[R] stopifnot with logical(0)

Martin Maechler maechler at stat.math.ethz.ch
Sat Dec 12 10:54:11 CET 2015

>>>>> Henrik Bengtsson <henrik.bengtsson at gmail.com>
>>>>>     on Fri, 11 Dec 2015 08:20:55 -0800 writes:

    > On Fri, Dec 11, 2015 at 8:10 AM, David Winsemius <dwinsemius at comcast.net> wrote:
    >>> On Dec 11, 2015, at 5:38 AM, Dario Beraldi <dario.beraldi at gmail.com> wrote:
    >>> Hi All,
    >>> I'd like to understand the reason why stopifnot(logical(0) == x) doesn't
    >>> (never?) throw an exception, at least in these cases:
    >> The usual way to test for a length-0 logical object is to use length():
    >> x <- logical(0)
    >> stopifnot( !length(x) & mode(x)=="logical" )

    > I found

    > stopifnot(!length(x), mode(x) == "logical")

    > more helpful when troubleshooting, because it will tell you whether
    > it's !length(x) or mode(x) == "logical" that is FALSE.  It's as if you
    > wrote:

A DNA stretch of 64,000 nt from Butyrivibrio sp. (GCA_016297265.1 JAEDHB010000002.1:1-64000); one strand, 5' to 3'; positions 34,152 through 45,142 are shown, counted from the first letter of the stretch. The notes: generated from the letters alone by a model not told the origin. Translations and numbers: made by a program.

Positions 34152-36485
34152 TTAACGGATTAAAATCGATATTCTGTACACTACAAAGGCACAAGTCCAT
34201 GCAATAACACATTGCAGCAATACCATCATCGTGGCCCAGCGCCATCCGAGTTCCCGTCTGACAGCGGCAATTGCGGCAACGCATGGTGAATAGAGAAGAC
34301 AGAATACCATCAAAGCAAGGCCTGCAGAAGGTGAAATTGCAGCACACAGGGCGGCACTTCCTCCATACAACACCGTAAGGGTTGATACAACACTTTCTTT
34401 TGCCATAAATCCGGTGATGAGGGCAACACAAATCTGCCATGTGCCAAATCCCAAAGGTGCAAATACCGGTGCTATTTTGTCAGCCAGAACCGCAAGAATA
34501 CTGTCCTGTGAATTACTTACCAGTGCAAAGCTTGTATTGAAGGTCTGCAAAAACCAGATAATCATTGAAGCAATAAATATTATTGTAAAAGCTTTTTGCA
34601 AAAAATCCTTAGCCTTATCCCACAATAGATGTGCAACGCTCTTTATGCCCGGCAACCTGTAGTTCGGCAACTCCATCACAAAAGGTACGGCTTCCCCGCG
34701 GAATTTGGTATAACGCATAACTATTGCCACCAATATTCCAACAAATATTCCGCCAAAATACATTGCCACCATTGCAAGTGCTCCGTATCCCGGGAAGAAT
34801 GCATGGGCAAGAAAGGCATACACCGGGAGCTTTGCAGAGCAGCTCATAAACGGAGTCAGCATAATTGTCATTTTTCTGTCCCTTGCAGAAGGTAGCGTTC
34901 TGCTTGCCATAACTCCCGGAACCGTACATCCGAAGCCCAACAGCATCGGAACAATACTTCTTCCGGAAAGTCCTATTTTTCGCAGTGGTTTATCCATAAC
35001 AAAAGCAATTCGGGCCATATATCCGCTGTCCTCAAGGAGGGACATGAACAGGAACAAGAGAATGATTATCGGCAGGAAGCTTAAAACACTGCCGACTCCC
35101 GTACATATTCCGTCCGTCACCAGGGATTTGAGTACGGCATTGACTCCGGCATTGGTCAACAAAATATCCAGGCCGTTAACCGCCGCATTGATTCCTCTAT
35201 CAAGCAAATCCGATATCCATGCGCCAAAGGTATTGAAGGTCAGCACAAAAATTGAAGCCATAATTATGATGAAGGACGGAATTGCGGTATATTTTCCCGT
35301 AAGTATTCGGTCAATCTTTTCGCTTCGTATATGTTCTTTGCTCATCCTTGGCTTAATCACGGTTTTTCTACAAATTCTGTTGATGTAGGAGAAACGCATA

> stopifnot(!length(x))
    > stopifnot(mode(x) == "logical")

    > /Henrik

Yes, indeed, thank you Henrik  --- and Jeff Newmiller who's nice
humorous reply added other relevant points.

As author stopifnot(), I do agree with Dario's  "gut feeling"
that stopifnot()  "somehow ought to do the right thing"
in cases such as

   stopifnot(dim(x) == c(3,4))

which is really subtle version of his cases
{But the gut feeling is wrong, as I argue from now on}.

Someone writing the above would want stopifnot() to stop in the
case where x is a simple vector instead of a
matrix/data.frame/... with dimensions c(3,4) ... but it will not
because, as Bill or Jeff explained,  "the empty set is always
true", and so yes indeed,  you have to care about length-0
expressions in stopifnot().

Indeed, in the past, I had thought of  "improving" stopifnot()
by giving a warning or even stop()  for  logical(0)  expressions,
but I quickly dismissed that idea after some experiments.

My conclusion: Breaking such a fundamental lemma of logic as 
  "the empty set is always true"
will lead to all kinds of illogical situations ... so don't do that! 

Martin Maechler,
ETH Zurich

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